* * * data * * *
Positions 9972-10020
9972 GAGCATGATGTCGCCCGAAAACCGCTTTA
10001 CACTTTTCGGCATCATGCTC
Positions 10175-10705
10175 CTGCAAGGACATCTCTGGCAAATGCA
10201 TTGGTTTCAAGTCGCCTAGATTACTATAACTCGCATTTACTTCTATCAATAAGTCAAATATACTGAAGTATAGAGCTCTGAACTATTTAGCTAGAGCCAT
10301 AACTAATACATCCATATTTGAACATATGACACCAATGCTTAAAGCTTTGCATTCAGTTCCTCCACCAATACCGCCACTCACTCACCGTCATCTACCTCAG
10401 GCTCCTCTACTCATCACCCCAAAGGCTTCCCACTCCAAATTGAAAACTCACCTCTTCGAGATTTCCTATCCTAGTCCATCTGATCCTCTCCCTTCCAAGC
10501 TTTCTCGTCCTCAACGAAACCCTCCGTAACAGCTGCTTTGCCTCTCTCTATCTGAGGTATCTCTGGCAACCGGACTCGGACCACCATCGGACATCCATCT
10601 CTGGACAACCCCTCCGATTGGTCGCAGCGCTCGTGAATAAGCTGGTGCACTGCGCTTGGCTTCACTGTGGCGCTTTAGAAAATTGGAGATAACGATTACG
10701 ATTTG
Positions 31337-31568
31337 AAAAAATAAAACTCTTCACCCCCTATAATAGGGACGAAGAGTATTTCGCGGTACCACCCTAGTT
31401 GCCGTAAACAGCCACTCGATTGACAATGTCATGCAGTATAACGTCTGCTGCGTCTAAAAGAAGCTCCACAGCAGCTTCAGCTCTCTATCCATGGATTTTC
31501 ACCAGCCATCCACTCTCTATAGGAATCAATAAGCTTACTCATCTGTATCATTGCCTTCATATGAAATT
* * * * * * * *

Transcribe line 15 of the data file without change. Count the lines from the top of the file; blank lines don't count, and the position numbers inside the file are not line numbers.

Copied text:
31501 ACCAGCCATCCACTCTCTATAGGAATCAATAAGCTTACTCATCTGTATCATTGCCTTCATATGAAATT